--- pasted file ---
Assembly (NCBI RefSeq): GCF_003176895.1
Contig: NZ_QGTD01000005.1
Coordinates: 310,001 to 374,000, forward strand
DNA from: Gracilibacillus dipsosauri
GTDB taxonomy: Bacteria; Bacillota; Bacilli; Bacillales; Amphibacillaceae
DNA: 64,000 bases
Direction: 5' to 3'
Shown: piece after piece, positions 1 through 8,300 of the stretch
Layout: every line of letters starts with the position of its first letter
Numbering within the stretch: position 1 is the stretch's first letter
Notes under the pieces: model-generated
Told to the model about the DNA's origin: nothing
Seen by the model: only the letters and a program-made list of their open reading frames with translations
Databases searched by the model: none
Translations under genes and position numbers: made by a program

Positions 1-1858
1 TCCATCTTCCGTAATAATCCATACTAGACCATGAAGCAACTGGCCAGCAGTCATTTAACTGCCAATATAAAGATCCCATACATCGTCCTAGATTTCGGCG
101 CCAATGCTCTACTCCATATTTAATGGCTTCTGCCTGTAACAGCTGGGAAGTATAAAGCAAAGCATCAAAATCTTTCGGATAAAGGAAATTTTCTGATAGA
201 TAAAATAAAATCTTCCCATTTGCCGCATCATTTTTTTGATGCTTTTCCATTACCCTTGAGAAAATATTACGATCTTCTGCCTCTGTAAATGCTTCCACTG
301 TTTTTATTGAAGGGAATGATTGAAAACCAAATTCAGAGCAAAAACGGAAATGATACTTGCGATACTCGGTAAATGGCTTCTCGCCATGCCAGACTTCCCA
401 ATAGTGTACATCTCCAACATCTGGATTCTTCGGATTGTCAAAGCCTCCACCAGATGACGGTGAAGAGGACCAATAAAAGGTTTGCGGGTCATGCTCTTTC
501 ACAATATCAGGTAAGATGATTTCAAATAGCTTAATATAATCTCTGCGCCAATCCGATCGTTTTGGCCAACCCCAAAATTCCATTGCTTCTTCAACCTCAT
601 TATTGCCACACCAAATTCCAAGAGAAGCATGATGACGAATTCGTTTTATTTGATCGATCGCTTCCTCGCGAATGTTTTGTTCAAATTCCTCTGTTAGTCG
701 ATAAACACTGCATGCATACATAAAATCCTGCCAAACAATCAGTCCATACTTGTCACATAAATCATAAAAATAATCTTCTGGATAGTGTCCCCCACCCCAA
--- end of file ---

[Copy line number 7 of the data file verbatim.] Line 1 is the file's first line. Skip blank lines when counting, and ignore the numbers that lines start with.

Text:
Direction: 5' to 3'